Delivering aid effectively is no easier than finding the money to fund it. From a damning report published on the USAID website we find that ‘little progress’ has been made in a development programme funded by the US and running in FATA since 2008. Only $15.5 million has been spent out of a programme budget of $46 million; and given that we are now 22 months into a 36-month programme the chances of spending the whole of the budget seem remote indeed. The project was designed to somehow blunt the appeal of Al Qaeda and the Taliban, but appears to have failed to get much past the start line. There is confusion about which agency is to deliver the project as it was conceived under the Bush administration and is being delivered under the Obama – which has different views on project delivery, preferring to direct aid money through Pakistani institutions rather than US aid contractors.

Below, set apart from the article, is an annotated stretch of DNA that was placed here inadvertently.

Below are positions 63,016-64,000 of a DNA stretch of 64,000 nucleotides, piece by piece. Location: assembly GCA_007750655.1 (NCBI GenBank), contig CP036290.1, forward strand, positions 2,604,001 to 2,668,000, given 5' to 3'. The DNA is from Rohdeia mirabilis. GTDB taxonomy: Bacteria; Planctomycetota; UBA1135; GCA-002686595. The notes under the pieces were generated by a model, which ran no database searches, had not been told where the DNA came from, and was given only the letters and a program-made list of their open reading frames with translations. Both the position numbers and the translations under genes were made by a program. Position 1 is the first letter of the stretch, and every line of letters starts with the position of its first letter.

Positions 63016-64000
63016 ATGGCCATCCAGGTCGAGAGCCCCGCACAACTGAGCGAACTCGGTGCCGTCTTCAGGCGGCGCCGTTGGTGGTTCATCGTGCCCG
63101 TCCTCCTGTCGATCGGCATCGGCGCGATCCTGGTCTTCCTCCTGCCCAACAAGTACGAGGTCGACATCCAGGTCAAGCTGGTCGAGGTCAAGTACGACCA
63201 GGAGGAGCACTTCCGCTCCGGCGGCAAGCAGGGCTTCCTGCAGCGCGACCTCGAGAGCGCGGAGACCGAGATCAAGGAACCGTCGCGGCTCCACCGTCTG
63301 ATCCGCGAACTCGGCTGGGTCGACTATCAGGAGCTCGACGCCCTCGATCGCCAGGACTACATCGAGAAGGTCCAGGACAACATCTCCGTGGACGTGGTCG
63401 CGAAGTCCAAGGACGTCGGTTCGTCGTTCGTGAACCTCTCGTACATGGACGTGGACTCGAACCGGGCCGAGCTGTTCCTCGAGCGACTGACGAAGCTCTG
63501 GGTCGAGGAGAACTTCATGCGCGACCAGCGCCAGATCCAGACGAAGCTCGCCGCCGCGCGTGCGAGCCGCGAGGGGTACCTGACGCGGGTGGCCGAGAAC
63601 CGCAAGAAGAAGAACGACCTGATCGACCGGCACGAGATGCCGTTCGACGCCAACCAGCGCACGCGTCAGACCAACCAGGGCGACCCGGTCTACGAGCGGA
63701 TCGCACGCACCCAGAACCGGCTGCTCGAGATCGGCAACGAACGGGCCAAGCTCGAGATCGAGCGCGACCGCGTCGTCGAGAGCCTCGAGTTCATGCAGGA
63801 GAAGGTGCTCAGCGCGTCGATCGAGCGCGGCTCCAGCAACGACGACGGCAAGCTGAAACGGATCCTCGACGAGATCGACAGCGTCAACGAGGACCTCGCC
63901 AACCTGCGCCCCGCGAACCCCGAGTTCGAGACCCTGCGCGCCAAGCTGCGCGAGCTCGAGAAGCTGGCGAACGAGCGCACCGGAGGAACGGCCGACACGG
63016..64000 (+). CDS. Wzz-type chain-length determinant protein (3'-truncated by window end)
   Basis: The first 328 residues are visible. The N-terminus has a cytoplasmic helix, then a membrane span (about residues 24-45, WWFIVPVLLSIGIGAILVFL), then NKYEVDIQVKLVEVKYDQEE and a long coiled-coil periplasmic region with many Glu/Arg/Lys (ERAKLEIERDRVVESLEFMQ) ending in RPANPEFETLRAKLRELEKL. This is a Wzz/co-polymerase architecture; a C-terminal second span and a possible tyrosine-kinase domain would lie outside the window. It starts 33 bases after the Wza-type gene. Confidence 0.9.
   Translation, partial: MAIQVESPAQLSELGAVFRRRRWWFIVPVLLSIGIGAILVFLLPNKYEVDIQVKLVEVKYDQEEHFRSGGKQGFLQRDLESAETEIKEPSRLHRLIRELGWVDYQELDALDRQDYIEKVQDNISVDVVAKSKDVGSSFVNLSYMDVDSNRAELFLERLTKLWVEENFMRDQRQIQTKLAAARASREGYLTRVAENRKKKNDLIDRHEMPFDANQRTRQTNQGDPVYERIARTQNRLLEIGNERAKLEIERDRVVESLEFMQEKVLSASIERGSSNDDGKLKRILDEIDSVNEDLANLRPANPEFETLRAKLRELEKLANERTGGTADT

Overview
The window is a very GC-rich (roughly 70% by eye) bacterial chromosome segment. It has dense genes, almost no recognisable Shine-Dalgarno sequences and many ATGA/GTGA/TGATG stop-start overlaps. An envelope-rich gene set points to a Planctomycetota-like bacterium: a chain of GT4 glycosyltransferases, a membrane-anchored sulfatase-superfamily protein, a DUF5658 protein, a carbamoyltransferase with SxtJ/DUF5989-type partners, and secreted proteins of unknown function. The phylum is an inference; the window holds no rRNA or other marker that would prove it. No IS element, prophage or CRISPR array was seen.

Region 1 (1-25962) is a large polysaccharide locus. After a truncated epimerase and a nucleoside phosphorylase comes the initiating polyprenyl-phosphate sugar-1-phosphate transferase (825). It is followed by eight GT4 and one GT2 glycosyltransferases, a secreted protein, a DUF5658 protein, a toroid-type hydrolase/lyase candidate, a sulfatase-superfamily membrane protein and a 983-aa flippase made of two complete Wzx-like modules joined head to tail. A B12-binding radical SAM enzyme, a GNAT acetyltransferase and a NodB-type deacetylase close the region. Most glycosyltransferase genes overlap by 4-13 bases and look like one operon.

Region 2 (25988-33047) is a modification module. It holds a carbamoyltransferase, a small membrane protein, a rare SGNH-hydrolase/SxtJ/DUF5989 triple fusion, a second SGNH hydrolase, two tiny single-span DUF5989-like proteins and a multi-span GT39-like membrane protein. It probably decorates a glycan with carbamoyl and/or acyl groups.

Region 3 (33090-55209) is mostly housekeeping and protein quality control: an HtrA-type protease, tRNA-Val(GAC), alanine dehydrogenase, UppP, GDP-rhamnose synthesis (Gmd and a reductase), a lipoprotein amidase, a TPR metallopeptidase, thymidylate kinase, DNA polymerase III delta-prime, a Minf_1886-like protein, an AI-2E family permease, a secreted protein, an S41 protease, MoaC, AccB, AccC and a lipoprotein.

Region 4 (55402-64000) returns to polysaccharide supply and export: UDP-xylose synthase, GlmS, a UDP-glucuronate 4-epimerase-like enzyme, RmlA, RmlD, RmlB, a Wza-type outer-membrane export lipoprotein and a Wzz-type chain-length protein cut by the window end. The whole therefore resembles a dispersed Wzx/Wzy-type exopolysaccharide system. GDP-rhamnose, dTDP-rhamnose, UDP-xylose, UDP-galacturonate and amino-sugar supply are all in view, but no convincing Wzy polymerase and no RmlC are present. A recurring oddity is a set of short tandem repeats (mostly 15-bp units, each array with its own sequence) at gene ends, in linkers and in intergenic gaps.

If the faltering FATA project is anything to go by, the future of aid-project delivery is looking bleak. We are to receive $7.5 billion in humanitarian assistance from the US over the next five years, with a significant proportion of that being targeted at areas which are currently unstable or in a state of limited warfare. It is axiomatic of effective aid and development work that it can only be successful in a post-conflict environment, and that there is little point in trying to deliver on development goals in the middle of a war zone. Relief – as in serving IDPs – is very different to development. Development work requires a different skill-set and institutional infrastructure to that of relief, with one of the essentials being development professionals on the ground to deliver the programme effectively. Most of NWFP is a no-go area for anybody other than our own development professionals and most foreign workers have now withdrawn. It is difficult to see how foreign-funded programmes are to be implemented let alone monitored. Our systems for the delivery of development programmes are corrupt, often poorly managed by political appointees who have little knowledge or understanding of development processes and are unable to offer continuity as they change with the political weather. The failure of the USAID programme in FATA should serve as a warning, though whether it will be heeded even if heard must be a very moot point.